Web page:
Leading anti-racism campaigner urges Premier League stars to protest against racial injustice
One of football’s leading anti-racism campaigners has urged Premier League stars to protest against racial injustice by ‘taking the knee’ before Premier League games this season.
England star Jadon Sancho, who wore a ‘No Justice, No Peace’ T-shirt in the warm-up on Saturday, joined his Borussia Dortmund team-mates and opponents Hertha Berlin in kneeling in the centre circle before the start of their Bundesliga fixture in the wake of the death of African-Amercian man George Floyd while in police custody.
And Troy Townsend, head of development at anti-racism group Kick it Out, said he hoped Premier League teams would do the same.
Townsend, who is the father of England and Crystal Palace winger Andros, speaking in a personal capacity, said: ‘I don’t think it needs a written statement to that effect but I do think if Premier League players are empowered and they want to do it, just let them do it.
‘Let them have the moment. Let the captains speak about it before the game, the referee acknowledge it and get it done.
‘What Dortmund and Hertha Berlin did is a powerful message and, once it’s seen around the world when the cameras are rolling, everyone is going to see the stance.’
Liverpool, Chelsea, Newcastle and Leicester have already released pictures of their squads kneeling in solidarity with those protesting against racial injustice.
Townsend, who has criticised English football, UEFA and FIFA in the past for their own inadequacies on racism, said: ‘Most people have looked at organisations which have shown their own racial bias and the words and actions haven’t gone down well with me or other sportspeople.
‘There’s institutional stuff we need to unpick of the history of how black players and sports stars have been treated for making a stand and doing the right thing.’
He also criticised the Deutsche Fussball Liga, the governing body of the Bundesliga, for fining Sancho €10,000 last week after he failed to wear a face mask while having a haircut in breach of the league’s coronavirus protocols.
The move came after the DFL had investigated Sancho for displaying a T-shirt saying ‘Justice for George Floyd’ after scoring against Paderborn last week but had decided not to sanction him and other players.
Townsend said: ‘If they can’t get you one way, they’ll get you another way. While I fully appreciate what is happening with the virus, this just seems a way of getting him.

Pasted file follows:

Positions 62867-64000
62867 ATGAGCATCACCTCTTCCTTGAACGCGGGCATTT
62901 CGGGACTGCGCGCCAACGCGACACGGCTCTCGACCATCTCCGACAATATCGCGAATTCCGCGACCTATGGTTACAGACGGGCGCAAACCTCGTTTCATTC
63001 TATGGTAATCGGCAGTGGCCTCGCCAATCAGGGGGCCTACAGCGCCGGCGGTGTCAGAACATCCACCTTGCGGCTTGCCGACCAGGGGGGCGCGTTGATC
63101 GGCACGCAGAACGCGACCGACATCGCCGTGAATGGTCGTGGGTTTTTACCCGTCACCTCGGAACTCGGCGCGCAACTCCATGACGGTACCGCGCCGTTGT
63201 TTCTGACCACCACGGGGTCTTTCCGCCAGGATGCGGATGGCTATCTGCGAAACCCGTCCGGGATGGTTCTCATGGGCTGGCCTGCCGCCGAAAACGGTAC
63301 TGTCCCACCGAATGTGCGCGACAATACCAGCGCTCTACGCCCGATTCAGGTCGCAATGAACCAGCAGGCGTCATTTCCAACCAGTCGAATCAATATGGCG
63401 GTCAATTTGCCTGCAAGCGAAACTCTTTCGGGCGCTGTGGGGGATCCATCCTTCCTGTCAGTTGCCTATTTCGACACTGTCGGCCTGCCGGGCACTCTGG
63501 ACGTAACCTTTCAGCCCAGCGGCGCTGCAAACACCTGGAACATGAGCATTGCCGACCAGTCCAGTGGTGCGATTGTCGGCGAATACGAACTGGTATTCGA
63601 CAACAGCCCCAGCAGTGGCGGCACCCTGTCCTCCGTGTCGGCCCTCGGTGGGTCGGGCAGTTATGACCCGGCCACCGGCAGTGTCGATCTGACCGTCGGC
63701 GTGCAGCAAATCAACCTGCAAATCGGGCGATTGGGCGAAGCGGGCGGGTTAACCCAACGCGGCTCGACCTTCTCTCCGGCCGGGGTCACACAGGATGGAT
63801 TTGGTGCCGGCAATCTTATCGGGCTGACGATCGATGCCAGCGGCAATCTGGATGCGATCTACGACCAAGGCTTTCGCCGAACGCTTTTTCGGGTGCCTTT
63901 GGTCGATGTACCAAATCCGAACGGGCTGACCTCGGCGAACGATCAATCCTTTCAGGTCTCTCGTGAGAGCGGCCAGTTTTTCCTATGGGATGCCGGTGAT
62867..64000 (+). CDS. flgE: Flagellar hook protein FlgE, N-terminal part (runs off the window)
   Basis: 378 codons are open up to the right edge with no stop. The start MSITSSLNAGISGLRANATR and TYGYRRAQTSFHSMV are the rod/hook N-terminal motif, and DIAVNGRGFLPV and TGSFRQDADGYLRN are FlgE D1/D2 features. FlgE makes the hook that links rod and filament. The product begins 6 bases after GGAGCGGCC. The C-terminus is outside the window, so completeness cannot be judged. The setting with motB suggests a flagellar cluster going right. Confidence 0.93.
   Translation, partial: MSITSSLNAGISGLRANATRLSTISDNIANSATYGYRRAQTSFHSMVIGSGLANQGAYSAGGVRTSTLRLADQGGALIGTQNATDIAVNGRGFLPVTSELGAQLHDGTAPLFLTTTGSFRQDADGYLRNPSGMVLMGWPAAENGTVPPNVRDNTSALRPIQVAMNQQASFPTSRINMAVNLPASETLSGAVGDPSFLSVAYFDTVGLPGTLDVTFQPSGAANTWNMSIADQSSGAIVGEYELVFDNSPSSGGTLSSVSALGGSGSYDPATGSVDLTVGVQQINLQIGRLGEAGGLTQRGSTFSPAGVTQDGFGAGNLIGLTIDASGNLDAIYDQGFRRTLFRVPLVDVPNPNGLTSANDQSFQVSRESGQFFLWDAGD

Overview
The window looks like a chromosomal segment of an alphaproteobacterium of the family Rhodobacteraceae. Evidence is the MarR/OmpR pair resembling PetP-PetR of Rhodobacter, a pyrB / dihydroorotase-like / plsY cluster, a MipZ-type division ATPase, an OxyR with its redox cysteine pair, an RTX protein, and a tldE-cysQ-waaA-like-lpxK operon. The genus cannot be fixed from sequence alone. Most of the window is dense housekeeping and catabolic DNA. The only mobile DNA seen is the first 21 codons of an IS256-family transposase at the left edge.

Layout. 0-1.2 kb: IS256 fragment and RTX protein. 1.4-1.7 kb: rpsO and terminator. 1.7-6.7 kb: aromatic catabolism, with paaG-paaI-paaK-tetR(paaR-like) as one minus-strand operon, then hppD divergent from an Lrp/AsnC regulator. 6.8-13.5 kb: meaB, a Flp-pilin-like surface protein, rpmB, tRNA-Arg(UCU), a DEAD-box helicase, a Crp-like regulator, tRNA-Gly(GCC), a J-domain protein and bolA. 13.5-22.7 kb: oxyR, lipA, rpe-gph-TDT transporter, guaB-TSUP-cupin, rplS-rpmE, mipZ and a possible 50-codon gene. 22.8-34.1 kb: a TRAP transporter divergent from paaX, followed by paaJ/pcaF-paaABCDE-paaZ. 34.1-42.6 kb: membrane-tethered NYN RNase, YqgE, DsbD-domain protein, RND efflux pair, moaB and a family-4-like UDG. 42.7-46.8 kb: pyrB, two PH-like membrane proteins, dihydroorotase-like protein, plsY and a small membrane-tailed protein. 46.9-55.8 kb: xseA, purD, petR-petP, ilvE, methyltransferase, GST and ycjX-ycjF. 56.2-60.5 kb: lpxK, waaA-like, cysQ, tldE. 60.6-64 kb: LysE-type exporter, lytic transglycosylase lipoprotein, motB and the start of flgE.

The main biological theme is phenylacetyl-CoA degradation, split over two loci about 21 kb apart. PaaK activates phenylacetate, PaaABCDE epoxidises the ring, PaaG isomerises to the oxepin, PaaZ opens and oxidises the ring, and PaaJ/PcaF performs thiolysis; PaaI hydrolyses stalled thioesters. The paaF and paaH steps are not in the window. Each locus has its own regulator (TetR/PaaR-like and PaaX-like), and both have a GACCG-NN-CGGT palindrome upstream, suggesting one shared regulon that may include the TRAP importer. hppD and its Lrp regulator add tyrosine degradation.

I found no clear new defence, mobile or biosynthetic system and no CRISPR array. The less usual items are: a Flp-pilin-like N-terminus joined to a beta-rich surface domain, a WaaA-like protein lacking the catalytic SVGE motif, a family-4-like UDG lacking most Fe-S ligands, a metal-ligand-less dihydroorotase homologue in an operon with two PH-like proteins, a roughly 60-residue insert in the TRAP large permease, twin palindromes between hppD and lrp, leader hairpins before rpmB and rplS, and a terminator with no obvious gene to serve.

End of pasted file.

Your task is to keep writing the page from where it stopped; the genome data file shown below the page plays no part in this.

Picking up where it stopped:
‘You wanted to sanction him, didn’t you? That’s the reason you investigated him. It kind of feels like: ‘How can you sanction him under the circumstances? But we’ll definitely get him on something else.’ People will say: ‘Oh come on now! Don’t bring that up.’ But you have to realise the underlying things that have happened in the past.
‘People seem to have got away with something and then are reprimanded for something else.
‘We’ve seen that unconscious bias quite a lot in the industry. I feel it’s prevalent in this case as well. I can understand his anger but there will be a divide where there will be people who fully get it and understand it and there will be people questioning: ‘Why are you are angry about that, because he’s broken the rules?’
‘Taking the knee’ was pioneered by NFL quarterback Colin Kaepernick in 2016, who would kneel during the pre-match anthem as a protest against racism.
He was unable to secure a new club once he became a free agent in 2017. At the same time, President Donald Trump urged NFL owners to discipline anyone who disrespected the national anthem, saying they should ‘get that son of a bitch off the field right now… out. He’s fired.’
Kaepernick subsequently reached a legal settlement with the NFL after alleging that there has been collusion among owners, many of whom are Trump donors, including Arsenal owner Stan Kroenke, Manchester United vice-chairman Ed Glazer and Fulham owner Shahid Khan.
In an astonishing U-turn on Friday, NFL commissioner Roger Goodell admitted he had been wrong in 2016 and that players would be encouraged to speak out and protest peacefully, though failed to apologise to Kaepernick.
Townsend said: ‘What was messaged by Roger Goodell and the NFL… these things have to come from the heart.
‘These aren’t things you can type down and read from the statement.
‘There is a hurt going around and that means people just aren’t having any more of these dribbled statements, setting up the camera and being all polished.’